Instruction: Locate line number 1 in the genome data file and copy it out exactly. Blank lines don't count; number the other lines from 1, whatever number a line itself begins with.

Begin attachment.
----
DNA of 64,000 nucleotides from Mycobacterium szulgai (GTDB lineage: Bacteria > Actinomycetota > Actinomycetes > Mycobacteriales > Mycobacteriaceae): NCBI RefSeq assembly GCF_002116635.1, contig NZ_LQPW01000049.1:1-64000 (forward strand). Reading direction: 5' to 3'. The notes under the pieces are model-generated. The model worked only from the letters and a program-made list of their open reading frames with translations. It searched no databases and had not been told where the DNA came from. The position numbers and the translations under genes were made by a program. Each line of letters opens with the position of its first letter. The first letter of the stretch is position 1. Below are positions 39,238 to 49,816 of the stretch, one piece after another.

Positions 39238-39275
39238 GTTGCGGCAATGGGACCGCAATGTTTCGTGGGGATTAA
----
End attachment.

DNA of 64,000 nucleotides from Mycobacterium szulgai (GTDB lineage: Bacteria > Actinomycetota > Actinomycetes > Mycobacteriales > Mycobacteriaceae): NCBI RefSeq assembly GCF_002116635.1, contig NZ_LQPW01000049.1:1-64000 (forward strand). Reading direction: 5' to 3'. The notes under the pieces are model-generated. The model worked only from the letters and a program-made list of their open reading frames with translations. It searched no databases and had not been told where the DNA came from. The position numbers and the translations under genes were made by a program. Each line of letters opens with the position of its first letter. The first letter of the stretch is position 1. Below are positions 39,238 to 49,816 of the stretch, one piece after another.